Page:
The more safely built the car you buy, the better the chances of your surviving an accident. Protect yourself and your passengers by understanding the factors that make a car safe and making your purchase accordingly.
The design of features such as car front, sides, roof strength, head restraints and seats can reduce the risk of death or serious injury when a crash occurs—or "crashworthiness." The Insurance Institute for Highway Safety (IIHS) provides ratings for both crashworthiness and crash avoidance and mitigation features, and offers a tool that enables you to look up a car to see its safety rating.
A good structural design has a strong occupant compartment, known as the safety cage, as well as front and rear ends designed to buckle and bend in a crash to absorb the force of the crash. These crush zones should keep damage away from the safety cage because once the cage starts to collapse, the likelihood of injury increases rapidly.
The laws of physics dictate that larger and heavier vehicles are safer than lighter and smaller ones—and are proven by the fact that small cars have twice as many occupant deaths each year as large ones. That said, some big cars are prone to rollovers and other issues, so it's important to review all the factors—a mid-size sedan with a high safety rating might be your best bet.
Belts, airbags and head restraints all work together with a vehicle’s structure to stabilize and protect people in serious crashes, reducing the chance you’ll slam into something hard or get ejected from the crashing vehicle and be injured or killed. Here's what you should look for in restraint systems:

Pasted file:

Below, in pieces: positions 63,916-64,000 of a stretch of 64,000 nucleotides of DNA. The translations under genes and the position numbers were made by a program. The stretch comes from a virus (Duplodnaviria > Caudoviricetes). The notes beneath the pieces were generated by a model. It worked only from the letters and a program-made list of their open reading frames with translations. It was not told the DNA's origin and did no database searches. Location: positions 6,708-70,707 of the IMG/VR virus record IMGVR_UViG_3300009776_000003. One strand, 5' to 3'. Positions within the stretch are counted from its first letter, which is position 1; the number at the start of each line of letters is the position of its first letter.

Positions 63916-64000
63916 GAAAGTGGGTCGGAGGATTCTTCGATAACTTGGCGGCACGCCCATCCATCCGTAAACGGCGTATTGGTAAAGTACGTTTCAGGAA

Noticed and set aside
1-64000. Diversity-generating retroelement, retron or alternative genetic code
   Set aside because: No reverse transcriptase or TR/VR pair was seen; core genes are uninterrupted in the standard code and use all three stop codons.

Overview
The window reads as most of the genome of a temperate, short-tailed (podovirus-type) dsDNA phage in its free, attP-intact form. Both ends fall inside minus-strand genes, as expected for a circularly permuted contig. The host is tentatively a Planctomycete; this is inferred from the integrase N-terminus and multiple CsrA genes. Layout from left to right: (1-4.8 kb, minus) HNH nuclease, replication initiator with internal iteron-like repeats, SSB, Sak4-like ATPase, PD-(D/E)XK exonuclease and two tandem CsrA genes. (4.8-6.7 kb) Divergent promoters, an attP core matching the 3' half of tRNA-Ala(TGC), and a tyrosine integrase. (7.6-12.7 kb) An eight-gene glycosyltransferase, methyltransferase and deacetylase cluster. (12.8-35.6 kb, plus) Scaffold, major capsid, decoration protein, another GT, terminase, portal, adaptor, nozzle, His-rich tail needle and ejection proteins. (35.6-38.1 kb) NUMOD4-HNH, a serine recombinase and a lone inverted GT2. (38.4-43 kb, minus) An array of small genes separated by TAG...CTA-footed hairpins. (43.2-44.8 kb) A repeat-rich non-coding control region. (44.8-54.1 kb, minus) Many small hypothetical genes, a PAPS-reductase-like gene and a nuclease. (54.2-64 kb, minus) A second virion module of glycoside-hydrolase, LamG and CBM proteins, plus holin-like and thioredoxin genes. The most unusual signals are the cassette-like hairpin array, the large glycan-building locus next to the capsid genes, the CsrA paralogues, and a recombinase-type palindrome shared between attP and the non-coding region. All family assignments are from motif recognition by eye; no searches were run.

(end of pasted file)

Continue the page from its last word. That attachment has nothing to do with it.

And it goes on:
Make sure you know how to use your anti-lock brakes properly. If you were trained on conventional brakes to brake gently on slippery roads or pump your brakes to avoid a skid, you may have to unlearn these habits and use hard, continuous pressure to activate your antilock brakes.
The ignition switch activates the daytime running lights, which are typically high-beam headlights at reduced intensity or low-beam lights at full or reduced power. By increasing the contrast between a vehicle and its backgrounds and making the vehicles more visible to oncoming drivers, these lights can prevent daytime accidents.
Rearview video systems (RVS), also known as backup camera increase visibility when a vehicle is backing up. Backup cameras help prevent crashes and also help protect children, senior citizens and pets that might suddenly wander into the car's path.
According to the National Highway Traffic Safety Administration (NHTSA), 94 percent of fatal crashes are because a human being made an error or a poor choice. Ever-improving technologies can minimize injuries and damage from collisions by sensing what's going on around your vehicle and either acting for you or sending an alert. The NHTSA site has in-depth information about vehicle safety technologies, but here are some that you might want to further research.
An ACN will alert 911 if your car is involved in a collision, and can save precious time by sending emergency responders critical information about the crash.
Other design characteristics can influence injury risk on the road. Some small utility vehicles and pickups are prone to rolling over. "High performance" cars typically have higher-than-average death rates because drivers are tempted to use excessive speed. Combining a young driver and a high-performance car can be particularly dangerous.
Next steps: Now, prevent that safe car you bought from being carjacked or stolen.